Peter Dutton’s outburst last Wednesday, where he called for the public shaming of those involved in actions carried out by Extinction Rebellion is telling.
The Minister for Home Affairs claims he is responding to illegal activities. His comment can also be seen as positioning to possibly brand Extinction Rebellion an illegal organisation. At least, this is the implied threat, and it will obviously be a worry for those who are being targeted.
On the other hand, for Peter Dutton especially, and for the government and the fossil fuel companies that they are closely associated with, the comment is an expression of frustration over what they have been ineffective against and worry over what lies ahead.
The minister has never been shy about putting his view out there, and has consistently stepped out, where many of his colleagues prefer to remain in the shadows. His shaming comment is likely to express the opinion shared by at least some of his colleagues.
They have good reason to be worried. The disruptions in Brisbane and other actions aimed at preventing the Adani Carmichael coal mine have not brought on this reaction on their own.
Australia is witnessing the rise of a big movement for taking on the threat of global warming seriously.
The school kids’ three strikes to date, have shaken those on Peter Dutton’s political turf, and the massive turnouts across the country on 20 September, were a metaphorical bomb on their turf. It’s got them seriously worried. looking, weakened, losing the initiative and facing a public relations disaster.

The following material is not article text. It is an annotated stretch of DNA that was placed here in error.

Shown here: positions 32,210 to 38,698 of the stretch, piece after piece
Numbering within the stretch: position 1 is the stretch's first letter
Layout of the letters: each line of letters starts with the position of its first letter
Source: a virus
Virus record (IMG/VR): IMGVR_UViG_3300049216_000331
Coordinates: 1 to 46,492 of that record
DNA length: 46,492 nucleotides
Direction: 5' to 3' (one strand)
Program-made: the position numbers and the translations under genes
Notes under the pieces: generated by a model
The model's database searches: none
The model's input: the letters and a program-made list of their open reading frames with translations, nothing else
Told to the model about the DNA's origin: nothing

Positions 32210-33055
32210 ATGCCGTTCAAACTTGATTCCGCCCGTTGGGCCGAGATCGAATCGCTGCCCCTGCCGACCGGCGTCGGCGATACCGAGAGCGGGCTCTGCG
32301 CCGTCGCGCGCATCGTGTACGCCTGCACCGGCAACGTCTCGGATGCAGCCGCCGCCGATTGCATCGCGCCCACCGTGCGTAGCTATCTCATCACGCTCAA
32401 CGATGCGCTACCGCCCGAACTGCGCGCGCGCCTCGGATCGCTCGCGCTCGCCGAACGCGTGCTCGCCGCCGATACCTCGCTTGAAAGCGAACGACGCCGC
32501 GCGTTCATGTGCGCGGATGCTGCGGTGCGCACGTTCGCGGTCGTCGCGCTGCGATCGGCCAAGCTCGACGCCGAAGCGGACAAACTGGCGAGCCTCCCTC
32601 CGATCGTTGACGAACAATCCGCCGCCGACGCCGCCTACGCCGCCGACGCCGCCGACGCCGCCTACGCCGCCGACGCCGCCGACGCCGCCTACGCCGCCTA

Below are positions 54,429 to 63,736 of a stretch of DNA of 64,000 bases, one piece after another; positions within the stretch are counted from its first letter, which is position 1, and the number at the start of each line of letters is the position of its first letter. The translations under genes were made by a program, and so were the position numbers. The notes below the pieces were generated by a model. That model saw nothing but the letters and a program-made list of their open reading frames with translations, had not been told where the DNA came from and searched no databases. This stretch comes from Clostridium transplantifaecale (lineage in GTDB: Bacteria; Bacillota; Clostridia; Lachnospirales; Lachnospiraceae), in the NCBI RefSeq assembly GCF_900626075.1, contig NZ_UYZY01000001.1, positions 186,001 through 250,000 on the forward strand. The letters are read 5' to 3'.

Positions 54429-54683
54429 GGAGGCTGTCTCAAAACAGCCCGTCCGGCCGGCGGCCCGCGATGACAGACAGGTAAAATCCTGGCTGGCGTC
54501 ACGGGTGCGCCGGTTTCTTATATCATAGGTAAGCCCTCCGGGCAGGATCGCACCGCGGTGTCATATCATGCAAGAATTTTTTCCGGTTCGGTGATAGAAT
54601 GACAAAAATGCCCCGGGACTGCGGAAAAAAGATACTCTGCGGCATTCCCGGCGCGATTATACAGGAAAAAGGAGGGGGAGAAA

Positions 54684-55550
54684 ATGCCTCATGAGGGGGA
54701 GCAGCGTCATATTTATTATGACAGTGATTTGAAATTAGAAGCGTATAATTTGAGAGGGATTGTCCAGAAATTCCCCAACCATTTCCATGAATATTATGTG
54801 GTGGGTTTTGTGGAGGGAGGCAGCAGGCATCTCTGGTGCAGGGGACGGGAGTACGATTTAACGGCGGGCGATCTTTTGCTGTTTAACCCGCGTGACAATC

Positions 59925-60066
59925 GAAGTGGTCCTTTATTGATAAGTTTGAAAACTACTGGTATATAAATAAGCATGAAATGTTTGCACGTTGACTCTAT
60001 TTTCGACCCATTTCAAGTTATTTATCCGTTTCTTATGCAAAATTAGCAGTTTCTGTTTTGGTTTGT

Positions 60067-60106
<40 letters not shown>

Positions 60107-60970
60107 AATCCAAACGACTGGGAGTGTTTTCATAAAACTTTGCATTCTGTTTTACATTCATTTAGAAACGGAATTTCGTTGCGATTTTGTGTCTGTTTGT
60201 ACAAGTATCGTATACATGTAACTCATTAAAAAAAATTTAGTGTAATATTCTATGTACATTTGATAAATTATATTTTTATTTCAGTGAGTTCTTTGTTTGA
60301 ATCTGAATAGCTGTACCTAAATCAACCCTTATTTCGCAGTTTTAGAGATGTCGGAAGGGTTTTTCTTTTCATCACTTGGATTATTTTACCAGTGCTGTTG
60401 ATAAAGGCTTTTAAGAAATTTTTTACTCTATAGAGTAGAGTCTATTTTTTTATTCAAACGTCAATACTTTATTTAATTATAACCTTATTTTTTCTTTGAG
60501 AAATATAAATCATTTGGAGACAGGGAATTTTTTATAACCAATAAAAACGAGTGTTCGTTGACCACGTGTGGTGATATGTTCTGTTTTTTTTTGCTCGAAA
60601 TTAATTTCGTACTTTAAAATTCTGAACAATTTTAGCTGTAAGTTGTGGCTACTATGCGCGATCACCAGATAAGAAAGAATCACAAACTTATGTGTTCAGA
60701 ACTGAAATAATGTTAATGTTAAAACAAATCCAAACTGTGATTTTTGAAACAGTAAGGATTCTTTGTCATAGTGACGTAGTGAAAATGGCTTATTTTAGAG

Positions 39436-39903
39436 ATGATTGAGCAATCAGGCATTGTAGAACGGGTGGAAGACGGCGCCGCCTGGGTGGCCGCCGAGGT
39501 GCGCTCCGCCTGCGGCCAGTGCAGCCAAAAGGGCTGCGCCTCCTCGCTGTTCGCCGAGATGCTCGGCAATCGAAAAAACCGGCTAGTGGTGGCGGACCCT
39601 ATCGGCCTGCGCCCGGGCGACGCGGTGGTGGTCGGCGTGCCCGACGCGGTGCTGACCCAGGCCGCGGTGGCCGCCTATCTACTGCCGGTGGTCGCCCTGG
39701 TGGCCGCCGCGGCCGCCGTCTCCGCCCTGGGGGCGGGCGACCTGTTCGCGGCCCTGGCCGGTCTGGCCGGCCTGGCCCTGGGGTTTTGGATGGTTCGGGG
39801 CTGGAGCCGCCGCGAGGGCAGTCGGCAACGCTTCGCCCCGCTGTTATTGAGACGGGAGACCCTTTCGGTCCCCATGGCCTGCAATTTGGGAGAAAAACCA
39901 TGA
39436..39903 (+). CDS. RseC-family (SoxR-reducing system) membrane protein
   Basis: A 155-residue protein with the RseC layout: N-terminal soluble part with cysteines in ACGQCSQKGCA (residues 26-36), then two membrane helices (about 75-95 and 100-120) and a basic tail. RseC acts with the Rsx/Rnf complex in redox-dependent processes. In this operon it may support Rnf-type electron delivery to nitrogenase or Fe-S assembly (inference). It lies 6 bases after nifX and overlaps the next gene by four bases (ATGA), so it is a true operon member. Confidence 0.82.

If the young atre prepared to make a stand, what does this show for the future?
No doubt they are looking for ways to turn this threat around.
The Spring Rebellion being launched by Extinction Rebellion today, was never going to win Peter Dutton’s approval. His angst is not that this is going to bring the economy and society as we know them.
What he and his people don’t like, is that Extinction Rebellion is already showing its capacity to mobilise a significant number of people and have an impact on public opinion. The capacity of the movement to link in with a growing distrust of the political elite and power of big business, makes it and even bigger potential threat.
People wanting action on the climate crisis can take comfort in that Dutton’s words are a clumsy expression of his and the government’s weakness, and it won’t intimidate people from taking part in Extinction Rebellion’s activities. It might even encourage others to get involved.
It is more likely that attention will be paid on raising penalties for those arrested at disruptive actions.
But when this is aimed at a movement with people prepared to put themselves on the line and get arrested and not too worried about fines, is the government prepared to lock up thousands, is the government prepared to come out looking come out looking like a tyranny and lose the battle for public sympathy?
Peter Dutton, the government and the interests that stand behind them, have a dilemma on their hands.